The series is also content to imitate, following in the wake of Romero's films and the dozens of movies featuring the flesh-eating dead that have been made ever since. Not one situation occurs which hasn't done before. Saying that, each episode is highly entertaining, a fine blend of human and zombie drama, and the zombies themselves are handled very well. Don't go in expecting the gore to be toned down just because it's a TV show, either; with Greg Nicotero at the SFX helm, it's just the opposite. The big difference between TV shows and films is that a series has the chance to flesh out and develop characters week after week, whereas films are constrained by their relatively short running times.
Review of Season Two
The emphasis of this season, for the most part, is on the human drama and the zombies themselves take a definite back seat to the acting. For most of the season the characters are holed up in a remote farmhouse without much in the way of anything going on. Much is made of the deteriorating relationship between Rick and Shane; although you might have thought that things were tied up in season one, there's plenty of mileage to be wrung out of that premise yet. It helps that Jon Bernthal gives an outstanding performance as a conflicted outsider, quickly becoming my favourite actor in the show.
Zombies are still present, of course, and despite the slow pacing of especially the first half of this season, they're an ever present menace. This leads to lots of gruesome run-ins which take pains to depict as many different types of zombie death as possible. The direction remains strong and there are some great set-pieces and plot twists as the story goes on, building up to a truly great climax that ably sets the scene for season three - and I can't wait! Andrew Lincoln goes from strength to strength on this show and despite the departure of some series notables I think we're in for a real treat with the third season. It's just a shame I'll have to wait until next year to see it...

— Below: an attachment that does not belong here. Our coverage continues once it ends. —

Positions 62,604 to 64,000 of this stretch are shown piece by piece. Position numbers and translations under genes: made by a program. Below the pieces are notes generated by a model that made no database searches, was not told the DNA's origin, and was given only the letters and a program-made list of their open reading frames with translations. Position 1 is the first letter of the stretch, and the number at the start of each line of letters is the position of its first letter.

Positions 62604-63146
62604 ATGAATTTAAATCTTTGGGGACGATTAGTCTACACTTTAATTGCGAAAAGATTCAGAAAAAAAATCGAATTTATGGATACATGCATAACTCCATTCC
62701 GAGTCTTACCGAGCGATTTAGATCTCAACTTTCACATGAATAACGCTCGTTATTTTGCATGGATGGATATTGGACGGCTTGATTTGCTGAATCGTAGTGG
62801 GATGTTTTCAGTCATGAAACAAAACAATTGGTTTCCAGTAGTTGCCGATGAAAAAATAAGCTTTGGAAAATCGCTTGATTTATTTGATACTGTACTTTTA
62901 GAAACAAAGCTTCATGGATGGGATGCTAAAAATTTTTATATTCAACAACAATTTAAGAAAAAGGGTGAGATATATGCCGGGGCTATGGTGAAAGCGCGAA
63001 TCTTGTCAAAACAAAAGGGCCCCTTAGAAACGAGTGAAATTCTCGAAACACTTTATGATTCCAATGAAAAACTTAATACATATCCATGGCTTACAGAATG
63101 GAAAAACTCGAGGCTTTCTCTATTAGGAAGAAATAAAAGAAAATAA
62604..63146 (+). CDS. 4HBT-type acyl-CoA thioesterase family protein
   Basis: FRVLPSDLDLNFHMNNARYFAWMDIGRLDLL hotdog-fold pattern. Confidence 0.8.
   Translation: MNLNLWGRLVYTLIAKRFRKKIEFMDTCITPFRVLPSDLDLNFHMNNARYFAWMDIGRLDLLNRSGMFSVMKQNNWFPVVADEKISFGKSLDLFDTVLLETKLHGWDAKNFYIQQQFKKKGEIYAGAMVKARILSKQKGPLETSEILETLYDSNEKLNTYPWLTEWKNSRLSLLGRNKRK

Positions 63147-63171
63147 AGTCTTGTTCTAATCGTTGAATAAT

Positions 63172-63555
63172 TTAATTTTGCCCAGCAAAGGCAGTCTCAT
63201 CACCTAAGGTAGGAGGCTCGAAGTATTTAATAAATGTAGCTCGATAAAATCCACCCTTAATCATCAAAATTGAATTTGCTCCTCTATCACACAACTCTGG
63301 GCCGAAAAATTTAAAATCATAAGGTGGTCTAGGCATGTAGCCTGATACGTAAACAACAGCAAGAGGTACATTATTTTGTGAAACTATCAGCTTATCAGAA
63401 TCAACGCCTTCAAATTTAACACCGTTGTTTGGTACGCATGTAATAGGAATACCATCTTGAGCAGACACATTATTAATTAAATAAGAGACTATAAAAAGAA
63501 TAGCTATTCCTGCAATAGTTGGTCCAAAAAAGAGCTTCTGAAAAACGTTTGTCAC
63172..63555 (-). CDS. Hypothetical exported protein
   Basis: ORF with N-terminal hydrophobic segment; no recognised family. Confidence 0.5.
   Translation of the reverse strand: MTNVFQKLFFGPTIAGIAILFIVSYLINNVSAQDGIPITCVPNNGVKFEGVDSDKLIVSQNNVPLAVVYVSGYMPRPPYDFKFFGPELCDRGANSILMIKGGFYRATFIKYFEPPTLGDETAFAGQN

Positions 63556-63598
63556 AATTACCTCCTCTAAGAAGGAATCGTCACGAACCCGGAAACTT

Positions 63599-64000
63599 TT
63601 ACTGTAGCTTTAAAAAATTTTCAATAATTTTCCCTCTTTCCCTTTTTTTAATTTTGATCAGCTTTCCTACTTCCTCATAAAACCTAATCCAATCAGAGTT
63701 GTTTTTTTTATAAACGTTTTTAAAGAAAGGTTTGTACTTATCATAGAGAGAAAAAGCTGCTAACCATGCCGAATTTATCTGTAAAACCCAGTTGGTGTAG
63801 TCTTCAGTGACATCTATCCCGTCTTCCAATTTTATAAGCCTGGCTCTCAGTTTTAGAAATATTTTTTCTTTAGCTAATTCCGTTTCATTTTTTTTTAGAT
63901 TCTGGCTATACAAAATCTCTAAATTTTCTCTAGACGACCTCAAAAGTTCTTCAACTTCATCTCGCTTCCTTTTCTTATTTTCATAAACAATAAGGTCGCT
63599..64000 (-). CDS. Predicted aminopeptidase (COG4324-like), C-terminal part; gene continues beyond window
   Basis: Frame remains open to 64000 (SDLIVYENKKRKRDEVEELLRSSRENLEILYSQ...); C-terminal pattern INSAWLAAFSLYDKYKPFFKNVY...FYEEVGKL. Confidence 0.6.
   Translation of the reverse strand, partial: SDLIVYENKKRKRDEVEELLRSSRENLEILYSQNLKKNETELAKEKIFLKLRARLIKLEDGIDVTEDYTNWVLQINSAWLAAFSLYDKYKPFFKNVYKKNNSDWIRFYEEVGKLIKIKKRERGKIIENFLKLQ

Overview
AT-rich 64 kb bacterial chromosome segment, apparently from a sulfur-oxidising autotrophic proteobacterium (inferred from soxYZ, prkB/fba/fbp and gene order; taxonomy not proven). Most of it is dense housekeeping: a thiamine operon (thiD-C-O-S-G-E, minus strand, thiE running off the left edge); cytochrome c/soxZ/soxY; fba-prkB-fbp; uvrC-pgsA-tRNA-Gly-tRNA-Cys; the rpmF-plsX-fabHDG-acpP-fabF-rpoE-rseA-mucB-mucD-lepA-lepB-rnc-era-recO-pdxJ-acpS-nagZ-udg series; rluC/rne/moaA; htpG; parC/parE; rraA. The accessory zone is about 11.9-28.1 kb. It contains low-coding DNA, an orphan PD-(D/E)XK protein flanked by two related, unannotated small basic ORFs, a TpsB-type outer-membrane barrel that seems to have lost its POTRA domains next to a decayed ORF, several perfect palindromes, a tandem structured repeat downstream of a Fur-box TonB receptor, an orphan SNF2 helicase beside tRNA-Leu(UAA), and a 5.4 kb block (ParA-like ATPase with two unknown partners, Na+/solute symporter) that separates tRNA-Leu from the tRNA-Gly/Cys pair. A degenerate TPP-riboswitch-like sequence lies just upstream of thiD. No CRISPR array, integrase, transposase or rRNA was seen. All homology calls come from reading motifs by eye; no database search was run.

Review of Season Three
Season 3 of THE WALKING DEAD is a different beast again. Massively expanded to 16 episodes, it does seem a little slow and glacial at places, with sub-plots that go nowhere and just pad out the running time (enough with the Glenn and Maggie nonsense already, please). However, the shift of setting to a creepy prison is a decent one, and the introduction of a whole new and populated town (Woodbury) allows for plenty of mileage.